Indigenous construction companies in Saskatchewan now have collective voice

·3 min read

There’s strength in numbers.

That’s the thinking of representatives from 10 Saskatchewan-based, Indigenous-owned construction companies that have joined forces to boost their profiles.

The Indigenous Owned Construction Companies Group (IOCCG) was publicly introduced this past week via a press release.

But the IOCCG was actually formed this past June when the group ratified its terms of reference and established its mandate.

At the time it also elected a five-person board, headed up by chair John Desjarlais, the general manager for Great Plains Contracting, a company based in Saskatoon.

Desjarlais is Métis from Cumberland House. He said there was an obvious need to set up the IOCCG.

“What we found is that the markets engaged us individually and not as a collective voice,” he said.

Desjarlais said several of the companies of the IOCCG are also members of the Saskatchewan Construction Association.

He also said representatives from some of these businesses started talking amongst themselves about a year ago to determine if there were ways to work better together.

“There was a lot of discussion about how our businesses are engaged in the marketplace,” Desjarlais said. “We felt there was a lack of consistency and clarity on how much value we provide back to the market. The conversations started to evolve from there.”

Now that the IOCCG has been established it will focus on best practices regarding Indigenous engagement, capacity development and procurement in the construction industry.

The group’s purpose is to represent Indigenous-owned construction companies, meaning those that are at least 51 per cent Indigenous owned and operated, including community, individual and tribal-owned organizations.

The IOCCG has also identified four responsibilities/mandates.

They are:

The IOCCG is also aiming to increase the socio-economic impact of construction activities for Indigenous people.

Desjarlais believes the IOCCG is the first Indigenous construction group to be formed in any province or territory in Canada.

But he’s hoping others follow suit and establish similar groups.

“I hope so,” he said. “We hope we can share this practice with others across the country.”

Desjarlais said several individuals involved with the IOCCG also serve on various other national construction boards.

For example, Desjarlais himself is a director with the Indigenous Resource Network. This network was established in May 2020 to provide a platform for Indigenous workers, leaders and business owners who support Indigenous engagement in the resource sector.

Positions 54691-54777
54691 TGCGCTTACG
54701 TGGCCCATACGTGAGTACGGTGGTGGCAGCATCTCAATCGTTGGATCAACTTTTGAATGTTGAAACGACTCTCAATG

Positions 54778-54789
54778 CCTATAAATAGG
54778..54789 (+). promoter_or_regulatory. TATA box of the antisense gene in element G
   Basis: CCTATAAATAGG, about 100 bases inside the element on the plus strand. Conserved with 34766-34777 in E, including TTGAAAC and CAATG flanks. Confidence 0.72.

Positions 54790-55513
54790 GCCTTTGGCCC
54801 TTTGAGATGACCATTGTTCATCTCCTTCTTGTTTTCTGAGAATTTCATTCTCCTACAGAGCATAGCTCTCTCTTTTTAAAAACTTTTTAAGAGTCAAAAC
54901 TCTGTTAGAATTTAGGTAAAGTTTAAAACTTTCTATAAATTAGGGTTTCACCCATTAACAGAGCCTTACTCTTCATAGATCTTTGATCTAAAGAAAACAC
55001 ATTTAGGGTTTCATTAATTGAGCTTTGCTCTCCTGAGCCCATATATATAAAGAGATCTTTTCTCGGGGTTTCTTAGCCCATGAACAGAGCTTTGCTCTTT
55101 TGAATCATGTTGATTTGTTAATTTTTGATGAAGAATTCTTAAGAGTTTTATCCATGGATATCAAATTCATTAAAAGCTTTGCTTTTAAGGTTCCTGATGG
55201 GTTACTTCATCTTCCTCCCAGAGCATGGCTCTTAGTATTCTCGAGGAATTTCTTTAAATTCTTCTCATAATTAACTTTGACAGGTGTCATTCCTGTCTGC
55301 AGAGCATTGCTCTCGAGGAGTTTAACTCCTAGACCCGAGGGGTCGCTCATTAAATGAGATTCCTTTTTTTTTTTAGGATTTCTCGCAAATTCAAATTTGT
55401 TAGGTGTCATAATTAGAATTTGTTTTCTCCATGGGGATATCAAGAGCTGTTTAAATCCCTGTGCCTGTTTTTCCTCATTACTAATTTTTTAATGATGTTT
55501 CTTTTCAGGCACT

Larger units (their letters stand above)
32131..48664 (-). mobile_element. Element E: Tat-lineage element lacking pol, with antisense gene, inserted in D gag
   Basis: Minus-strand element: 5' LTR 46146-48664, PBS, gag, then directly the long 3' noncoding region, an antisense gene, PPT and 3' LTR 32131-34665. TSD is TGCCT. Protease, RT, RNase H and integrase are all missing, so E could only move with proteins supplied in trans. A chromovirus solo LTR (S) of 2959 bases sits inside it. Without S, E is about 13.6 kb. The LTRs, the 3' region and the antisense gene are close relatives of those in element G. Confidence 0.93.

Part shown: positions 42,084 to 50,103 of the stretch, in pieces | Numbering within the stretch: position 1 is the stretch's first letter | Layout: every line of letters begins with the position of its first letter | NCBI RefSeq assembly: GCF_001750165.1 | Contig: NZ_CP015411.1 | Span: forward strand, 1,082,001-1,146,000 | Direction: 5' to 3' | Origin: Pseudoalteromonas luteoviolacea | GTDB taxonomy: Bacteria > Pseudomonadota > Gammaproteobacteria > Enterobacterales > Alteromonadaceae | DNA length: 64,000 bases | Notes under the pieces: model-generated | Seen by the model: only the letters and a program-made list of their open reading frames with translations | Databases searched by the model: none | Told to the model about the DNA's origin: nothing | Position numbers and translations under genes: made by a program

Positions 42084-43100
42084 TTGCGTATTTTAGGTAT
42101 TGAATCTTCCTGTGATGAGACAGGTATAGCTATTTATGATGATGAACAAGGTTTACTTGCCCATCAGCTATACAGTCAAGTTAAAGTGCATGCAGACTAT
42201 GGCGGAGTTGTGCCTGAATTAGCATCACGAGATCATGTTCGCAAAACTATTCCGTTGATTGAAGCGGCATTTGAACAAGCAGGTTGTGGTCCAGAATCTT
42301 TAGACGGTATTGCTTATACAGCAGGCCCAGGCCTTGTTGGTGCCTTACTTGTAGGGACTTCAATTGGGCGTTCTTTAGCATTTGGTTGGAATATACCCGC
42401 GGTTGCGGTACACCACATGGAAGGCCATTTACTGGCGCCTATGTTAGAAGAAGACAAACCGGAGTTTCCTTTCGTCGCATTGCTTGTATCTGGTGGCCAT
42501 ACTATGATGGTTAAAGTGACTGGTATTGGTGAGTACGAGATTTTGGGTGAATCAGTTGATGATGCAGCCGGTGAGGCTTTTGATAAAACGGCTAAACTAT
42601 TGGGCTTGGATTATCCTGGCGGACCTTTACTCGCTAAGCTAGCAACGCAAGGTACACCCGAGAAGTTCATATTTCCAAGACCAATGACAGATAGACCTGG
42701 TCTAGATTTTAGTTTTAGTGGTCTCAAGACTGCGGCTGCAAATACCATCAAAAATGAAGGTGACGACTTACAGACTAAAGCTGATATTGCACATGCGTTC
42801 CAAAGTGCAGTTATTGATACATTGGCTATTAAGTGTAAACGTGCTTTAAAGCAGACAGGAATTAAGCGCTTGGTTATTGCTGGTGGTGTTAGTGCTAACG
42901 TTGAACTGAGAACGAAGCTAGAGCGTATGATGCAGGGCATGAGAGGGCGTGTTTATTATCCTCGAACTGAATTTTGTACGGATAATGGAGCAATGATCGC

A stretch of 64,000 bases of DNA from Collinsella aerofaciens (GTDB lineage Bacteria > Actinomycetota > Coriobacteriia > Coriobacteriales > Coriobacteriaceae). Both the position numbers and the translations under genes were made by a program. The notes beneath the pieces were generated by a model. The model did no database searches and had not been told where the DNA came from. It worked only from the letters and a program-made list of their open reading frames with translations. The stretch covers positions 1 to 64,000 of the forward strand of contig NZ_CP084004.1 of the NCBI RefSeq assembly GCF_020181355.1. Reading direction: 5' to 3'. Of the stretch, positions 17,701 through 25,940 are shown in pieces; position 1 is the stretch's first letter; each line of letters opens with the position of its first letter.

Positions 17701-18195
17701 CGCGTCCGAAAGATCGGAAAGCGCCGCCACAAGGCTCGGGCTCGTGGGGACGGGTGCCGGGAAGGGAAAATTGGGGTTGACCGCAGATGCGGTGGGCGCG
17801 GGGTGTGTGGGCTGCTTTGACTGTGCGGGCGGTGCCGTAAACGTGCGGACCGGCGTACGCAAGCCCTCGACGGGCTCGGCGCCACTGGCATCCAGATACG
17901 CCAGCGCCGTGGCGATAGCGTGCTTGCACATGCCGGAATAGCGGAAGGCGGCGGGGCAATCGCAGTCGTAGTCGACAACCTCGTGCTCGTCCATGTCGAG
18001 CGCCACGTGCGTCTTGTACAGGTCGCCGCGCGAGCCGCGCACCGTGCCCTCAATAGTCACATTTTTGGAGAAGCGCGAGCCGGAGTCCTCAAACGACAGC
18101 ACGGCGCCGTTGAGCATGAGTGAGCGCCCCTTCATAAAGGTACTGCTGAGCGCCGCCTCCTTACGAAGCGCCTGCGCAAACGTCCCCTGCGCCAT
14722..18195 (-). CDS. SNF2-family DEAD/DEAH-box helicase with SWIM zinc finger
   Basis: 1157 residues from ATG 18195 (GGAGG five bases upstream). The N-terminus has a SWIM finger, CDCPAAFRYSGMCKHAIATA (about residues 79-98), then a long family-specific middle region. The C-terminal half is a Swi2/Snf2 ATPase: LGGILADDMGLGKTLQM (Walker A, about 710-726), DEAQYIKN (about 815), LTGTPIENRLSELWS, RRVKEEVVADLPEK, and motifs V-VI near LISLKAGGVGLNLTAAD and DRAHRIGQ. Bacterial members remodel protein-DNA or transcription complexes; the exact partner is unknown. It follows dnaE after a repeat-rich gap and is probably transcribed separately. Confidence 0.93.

Desjarlais has worked for Great Plains Contracting since 2011 and has been the company’s general manager for the past two years.

The company is a partnership comprised of File Hills Qu’Appelle Tribal Council Developments, Points Athabasca and Graham Construction.

Great Plains Contracting has primarily focused on maintenance and site services work. In recent years it has also expanded to include various industrial and construction projects.

Desjarlais is confident the IOCCG membership can also grow substantially, adding there have been several inquiries about the group since last week’s public announcement.

“Everyone seems to want to be a part of it,” he said.

Desjarlais also said IOCCG officials haven’t formally made a push to boost its membership.

“We haven’t been knocking on people’s doors yet,” he said.

Desjarlais is also unsure of the exact number of Indigenous-owned construction companies that do exist in Saskatchewan.

He’s familiar with some of the larger ones.

“But there’s a considerable number of small proprietors,” he said.

Besides Desjarlais, the IOCCG board consists of four others.

Joel Morin of Agincourt Contracting is serving as the board’s vice-chair. And directors of the group are Shaun Howdle of STC Industrial Contracting/Keys Welding Service, Michael Orosz of Topa Contracting and Des Dumais of Kihew Manufacturing.

The other companies that are currently part of the IOCCG are Advantage Group, Points Athabasca Contracting, RobWel Construction Ltd. Partnership, KDM Constructors, and Flyer Electric.

For information about the group call Megan Jane at (306) 525-0171 or contact her by email at meganj@scaonline.ca.

Windspeaker.com

By Sam Laskaris, Local Journalism Initiative Reporter, Windspeaker.com, Windspeaker.com

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